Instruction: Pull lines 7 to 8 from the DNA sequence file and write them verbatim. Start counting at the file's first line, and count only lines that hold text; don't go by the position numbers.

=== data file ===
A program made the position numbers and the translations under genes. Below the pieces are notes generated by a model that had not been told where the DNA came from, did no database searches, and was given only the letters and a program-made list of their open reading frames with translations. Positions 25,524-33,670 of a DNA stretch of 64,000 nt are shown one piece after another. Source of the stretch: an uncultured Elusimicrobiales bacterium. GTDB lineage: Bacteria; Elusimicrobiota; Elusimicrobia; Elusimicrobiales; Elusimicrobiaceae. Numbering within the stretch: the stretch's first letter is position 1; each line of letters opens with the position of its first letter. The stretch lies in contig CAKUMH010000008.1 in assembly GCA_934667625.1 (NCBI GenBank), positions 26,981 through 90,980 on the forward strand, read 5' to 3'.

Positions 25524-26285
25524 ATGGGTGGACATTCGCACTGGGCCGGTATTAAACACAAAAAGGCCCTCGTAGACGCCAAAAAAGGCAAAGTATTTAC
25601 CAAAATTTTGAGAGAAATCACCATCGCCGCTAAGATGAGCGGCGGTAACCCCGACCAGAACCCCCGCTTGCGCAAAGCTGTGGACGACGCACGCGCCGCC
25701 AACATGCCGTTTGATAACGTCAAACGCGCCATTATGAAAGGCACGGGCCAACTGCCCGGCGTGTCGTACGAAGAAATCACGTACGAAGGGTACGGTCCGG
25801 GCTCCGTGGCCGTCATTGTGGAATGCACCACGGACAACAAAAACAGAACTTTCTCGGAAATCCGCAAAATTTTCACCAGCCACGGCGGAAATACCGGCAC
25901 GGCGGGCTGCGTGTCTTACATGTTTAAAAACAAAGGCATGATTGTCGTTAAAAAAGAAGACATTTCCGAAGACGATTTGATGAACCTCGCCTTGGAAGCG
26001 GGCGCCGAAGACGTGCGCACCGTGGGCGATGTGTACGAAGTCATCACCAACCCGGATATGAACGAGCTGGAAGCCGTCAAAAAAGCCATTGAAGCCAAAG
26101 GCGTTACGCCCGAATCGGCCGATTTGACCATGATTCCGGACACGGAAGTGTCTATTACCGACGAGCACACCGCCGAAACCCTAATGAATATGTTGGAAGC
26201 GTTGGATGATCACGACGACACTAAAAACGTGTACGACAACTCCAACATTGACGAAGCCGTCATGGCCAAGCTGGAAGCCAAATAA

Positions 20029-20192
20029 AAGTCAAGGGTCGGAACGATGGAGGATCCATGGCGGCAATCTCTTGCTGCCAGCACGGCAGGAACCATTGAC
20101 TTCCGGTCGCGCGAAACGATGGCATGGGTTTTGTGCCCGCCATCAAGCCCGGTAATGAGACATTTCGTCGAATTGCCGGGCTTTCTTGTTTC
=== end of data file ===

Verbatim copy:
25901 GGCGGGCTGCGTGTCTTACATGTTTAAAAACAAAGGCATGATTGTCGTTAAAAAAGAAGACATTTCCGAAGACGATTTGATGAACCTCGCCTTGGAAGCG
26001 GGCGCCGAAGACGTGCGCACCGTGGGCGATGTGTACGAAGTCATCACCAACCCGGATATGAACGAGCTGGAAGCCGTCAAAAAAGCCATTGAAGCCAAAG